…. is seeking one more hard-working individual to join our team. Live on-site and help us revitalize 10 acres of hay field into a sustainable and productive organic farm. We have 3 acres of vegetables planned this season, and joint projects with a nearby diversified certified organic farm are already in the works and will be ongoing — including 4-season greenhouses, goat dairy/cheese making and laying hens.

The right applicant has a cheerful, enthusiastic personality and a superb work ethic. Farm experience is preferred but not required — students studying sustainable agriculture and persons with mechanical, outdoor and/or gardening experience are encouraged to apply.

Applicants should expect to lift up to 50 lbs. and be prepared to work in all types of New England weather. Creativity is encouraged, and opportunities to design and execute individual projects on the farm are endless. Housing and meals are included; salary is negotiable depending on abilities and experience. There is potential for long-term participation or partnership with the farm for the right person(s).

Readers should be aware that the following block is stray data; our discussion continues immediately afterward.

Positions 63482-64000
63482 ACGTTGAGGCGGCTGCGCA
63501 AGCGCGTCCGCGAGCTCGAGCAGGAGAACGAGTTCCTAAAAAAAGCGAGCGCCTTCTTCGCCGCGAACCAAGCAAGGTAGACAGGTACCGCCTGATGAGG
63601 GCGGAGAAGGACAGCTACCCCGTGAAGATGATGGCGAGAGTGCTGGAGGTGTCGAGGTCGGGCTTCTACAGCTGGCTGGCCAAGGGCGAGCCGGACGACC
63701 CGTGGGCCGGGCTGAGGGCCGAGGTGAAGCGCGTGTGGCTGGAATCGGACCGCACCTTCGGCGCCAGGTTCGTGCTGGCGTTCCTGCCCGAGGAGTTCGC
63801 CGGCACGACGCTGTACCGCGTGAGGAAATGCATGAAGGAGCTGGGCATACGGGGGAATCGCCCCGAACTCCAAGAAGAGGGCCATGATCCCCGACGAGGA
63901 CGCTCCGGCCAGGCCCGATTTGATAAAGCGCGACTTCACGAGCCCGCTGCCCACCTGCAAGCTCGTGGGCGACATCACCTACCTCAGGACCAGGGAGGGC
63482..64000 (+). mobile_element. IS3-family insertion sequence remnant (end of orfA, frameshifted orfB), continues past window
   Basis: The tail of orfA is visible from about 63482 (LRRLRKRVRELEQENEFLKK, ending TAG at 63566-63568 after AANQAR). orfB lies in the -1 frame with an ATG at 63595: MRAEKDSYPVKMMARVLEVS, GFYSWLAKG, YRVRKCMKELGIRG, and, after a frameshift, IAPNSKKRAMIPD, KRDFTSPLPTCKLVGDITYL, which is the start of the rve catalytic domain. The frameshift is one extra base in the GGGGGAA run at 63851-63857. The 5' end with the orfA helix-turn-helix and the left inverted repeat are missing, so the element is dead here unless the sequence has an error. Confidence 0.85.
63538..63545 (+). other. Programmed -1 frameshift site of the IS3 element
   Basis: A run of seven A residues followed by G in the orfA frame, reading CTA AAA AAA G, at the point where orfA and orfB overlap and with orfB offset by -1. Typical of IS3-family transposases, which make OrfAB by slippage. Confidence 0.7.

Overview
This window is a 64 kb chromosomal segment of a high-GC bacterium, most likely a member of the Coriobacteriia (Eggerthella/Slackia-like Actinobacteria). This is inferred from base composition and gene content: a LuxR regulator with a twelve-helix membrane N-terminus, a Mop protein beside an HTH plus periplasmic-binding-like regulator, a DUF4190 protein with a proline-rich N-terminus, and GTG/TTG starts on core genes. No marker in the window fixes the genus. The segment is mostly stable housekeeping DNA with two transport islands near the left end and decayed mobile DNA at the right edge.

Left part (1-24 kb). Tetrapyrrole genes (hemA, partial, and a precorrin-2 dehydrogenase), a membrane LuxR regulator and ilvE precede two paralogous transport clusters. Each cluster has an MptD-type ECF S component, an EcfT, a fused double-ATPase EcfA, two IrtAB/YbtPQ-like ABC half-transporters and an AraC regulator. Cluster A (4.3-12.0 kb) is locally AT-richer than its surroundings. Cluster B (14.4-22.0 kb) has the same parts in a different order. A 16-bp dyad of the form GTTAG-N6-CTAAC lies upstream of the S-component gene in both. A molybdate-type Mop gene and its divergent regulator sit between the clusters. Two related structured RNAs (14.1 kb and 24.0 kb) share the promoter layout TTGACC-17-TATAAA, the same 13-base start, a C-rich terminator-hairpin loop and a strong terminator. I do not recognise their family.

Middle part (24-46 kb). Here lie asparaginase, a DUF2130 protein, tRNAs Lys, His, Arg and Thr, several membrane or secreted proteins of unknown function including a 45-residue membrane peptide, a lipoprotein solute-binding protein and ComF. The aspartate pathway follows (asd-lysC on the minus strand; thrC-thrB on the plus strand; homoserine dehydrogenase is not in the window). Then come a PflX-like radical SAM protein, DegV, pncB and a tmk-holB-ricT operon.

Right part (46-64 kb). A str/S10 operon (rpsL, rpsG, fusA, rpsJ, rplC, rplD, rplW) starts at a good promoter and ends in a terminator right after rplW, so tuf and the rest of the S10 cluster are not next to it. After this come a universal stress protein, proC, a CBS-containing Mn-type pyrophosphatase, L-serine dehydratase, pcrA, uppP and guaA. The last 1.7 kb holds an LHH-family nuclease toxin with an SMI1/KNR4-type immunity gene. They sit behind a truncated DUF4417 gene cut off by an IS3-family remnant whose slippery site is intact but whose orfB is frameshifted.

Please contact Sadie Jenkins at fredsorganics@gmail.com or (603)998-7656 for more information

Sadie Jenkins Head Vegetable Grower Fred’s Farm 31 Bailey Rd Alexandria, NH 03222 (603) 998-7656

Farm Internship in Amherst, MA

Deepening Roots Farm Internship

Deepening Roots is offering an unique opportunity to intern with a farm in its first year of production. Located in Amherst, Ma Deepening Roots Farm is offering multiple internship positions for the 2012 growing season.  We will be cultivating 3 acres of organic salad mixes, kale, swiss chard, spinach, herbs and other leafy greens for schools, restaurants and local grocery stores from May through Continue reading Farm Internship in Amherst, MA

More Sustaianble Food and Farming Job Opportunities

Assistant Farm manager (pursuing a Farm Career)

Yellow Stonehouse Farm is a 55 acre vegetable and Hay forage operation located on the Manhan River in North Westfield at the Southampton town line 16 miles from Northampton Center. We have a CSA and some retail markets servicing Hampden county.

Assistant Manager position works directly with owners, and some previous farm experience is required. Work week is 5 day schedule (days off are Wednesday and Continue reading More Sustaianble Food and Farming Job Opportunities